I would say if one has the passion to work in cinema, it is worth while educating themselves with the medium, yes if one is serious about it, better learn the craft at state of the art institute or a university. Since Sri Lanka does not have any proper film institute, it’s better to go to a country where there are really cool film schools.

Manhattan would be a great place, because of its diversified culture and it is one of the few cities that never sleep.

It is a city full of different kinds of art culture, theater, dance, painting, photography, video art, fashion, poetry, literature, and different kinds of street artists, and film is made out of all these and yes it would be a better place to study film over there, but I wouldn’t call it following my “footsteps” though.

Q: Having started your film career as a cutting edge director fresh from New York City, you have now, with your latest film 'Matha,' become more mainstream and commercial? Why is this?

A: First of all, let me be clear on this, before releasing Matha and people’s reactions, I wouldn’t know if it is main stream or what not. But it surely is different to all of my other work, and also, all of my other work is different to each other, cause I like to make each film different to the other. It is hard sometimes, but I like the challenge.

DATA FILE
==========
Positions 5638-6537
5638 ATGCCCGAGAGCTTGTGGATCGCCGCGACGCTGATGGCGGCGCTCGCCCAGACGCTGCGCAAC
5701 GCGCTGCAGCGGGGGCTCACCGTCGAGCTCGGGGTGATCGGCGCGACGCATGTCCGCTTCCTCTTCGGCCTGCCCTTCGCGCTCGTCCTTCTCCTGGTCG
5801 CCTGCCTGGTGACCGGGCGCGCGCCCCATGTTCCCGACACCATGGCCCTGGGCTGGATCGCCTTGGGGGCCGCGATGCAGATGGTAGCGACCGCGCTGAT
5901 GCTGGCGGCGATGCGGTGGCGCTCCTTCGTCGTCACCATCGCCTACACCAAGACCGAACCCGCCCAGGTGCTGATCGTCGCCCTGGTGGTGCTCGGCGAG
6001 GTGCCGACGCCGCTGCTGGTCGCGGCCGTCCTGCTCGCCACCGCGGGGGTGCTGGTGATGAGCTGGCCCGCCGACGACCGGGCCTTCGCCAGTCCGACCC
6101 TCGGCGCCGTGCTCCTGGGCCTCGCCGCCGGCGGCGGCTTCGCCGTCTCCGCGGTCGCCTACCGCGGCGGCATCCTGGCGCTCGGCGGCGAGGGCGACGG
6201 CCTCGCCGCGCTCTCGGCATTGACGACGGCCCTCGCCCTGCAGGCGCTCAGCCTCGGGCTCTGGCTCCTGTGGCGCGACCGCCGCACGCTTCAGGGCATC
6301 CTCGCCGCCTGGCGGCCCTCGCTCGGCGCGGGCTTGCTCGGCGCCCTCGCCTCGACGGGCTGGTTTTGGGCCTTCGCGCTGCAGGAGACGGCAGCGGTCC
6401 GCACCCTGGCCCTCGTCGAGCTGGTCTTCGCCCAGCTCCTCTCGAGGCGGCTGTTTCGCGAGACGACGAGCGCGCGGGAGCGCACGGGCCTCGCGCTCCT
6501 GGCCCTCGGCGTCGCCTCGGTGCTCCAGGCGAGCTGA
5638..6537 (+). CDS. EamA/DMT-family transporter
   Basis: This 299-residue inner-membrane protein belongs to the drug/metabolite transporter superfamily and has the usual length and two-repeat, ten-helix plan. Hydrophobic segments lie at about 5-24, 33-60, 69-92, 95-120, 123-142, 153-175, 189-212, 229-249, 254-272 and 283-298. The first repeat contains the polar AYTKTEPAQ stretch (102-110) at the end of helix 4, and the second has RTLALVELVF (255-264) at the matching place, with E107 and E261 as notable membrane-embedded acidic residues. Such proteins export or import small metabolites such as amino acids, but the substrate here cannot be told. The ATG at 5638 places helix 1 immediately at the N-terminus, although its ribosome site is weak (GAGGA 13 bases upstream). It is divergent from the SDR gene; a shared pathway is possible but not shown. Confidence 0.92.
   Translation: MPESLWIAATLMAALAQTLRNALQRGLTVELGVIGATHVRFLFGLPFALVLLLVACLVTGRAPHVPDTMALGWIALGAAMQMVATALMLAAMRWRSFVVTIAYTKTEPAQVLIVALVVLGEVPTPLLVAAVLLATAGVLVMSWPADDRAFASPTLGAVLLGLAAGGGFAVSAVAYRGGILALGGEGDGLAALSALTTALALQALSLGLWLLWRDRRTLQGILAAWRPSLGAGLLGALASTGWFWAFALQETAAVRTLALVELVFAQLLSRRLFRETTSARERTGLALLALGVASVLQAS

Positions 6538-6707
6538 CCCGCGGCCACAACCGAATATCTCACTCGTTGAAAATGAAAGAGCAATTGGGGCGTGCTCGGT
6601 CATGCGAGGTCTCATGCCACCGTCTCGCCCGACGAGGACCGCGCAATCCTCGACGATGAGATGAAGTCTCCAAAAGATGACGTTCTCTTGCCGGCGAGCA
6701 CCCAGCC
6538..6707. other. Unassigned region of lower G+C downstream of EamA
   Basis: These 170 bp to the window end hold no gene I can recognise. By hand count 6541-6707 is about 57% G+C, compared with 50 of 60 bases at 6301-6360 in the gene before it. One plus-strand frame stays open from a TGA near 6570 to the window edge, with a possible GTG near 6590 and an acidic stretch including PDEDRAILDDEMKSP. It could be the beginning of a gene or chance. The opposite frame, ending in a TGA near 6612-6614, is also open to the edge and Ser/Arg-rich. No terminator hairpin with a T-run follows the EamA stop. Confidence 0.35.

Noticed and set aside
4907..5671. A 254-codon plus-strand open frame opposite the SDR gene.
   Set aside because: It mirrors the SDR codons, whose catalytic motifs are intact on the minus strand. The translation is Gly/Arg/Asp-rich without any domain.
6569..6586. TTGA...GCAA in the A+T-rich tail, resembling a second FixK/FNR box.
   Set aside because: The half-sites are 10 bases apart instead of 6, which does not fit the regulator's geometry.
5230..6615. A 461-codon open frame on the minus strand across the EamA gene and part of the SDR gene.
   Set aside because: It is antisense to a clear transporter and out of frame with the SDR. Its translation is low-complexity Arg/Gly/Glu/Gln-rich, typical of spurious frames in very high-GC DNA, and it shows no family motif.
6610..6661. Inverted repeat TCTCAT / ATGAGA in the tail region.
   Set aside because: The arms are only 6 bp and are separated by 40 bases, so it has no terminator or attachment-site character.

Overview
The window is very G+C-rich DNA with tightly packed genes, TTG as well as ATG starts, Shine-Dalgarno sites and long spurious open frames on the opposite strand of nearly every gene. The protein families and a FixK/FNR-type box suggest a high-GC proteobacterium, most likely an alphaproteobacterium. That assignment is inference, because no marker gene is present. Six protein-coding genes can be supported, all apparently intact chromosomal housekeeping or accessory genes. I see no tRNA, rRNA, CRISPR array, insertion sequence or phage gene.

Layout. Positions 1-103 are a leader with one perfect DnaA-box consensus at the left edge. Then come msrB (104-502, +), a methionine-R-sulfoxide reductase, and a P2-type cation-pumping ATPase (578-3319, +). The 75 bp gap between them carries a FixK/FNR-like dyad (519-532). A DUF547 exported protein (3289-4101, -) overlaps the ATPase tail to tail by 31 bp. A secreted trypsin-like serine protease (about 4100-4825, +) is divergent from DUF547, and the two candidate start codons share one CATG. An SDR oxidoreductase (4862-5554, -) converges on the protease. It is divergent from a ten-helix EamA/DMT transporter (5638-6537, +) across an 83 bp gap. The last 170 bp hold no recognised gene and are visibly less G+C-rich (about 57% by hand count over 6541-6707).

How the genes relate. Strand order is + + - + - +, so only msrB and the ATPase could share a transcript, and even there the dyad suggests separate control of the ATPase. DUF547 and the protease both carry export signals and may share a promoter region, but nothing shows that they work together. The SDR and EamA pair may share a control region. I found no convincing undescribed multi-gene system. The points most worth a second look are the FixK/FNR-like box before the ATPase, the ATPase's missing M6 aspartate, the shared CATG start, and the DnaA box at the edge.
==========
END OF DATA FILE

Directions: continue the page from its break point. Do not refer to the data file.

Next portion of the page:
Q: I would like to ask you the same question I asked the composer of Matha, as to why he accepted the project, was it the story line or the contract fee?

A: There are many reasons to why, I undertook this project. I always wanted to do a war movie. I have been a fan of war movies since I was a kid. War is one of my three favorite genera’s. War, Sci-fi, and fantasy, are generas that I would like to work in.

And the other main reason was, as a Sri Lankan I have had very shocking and very hard experiences of the war, just as much as many other Sri Lankans. So when I was offered this project I thought it would be a great way to tell a human drama through the war.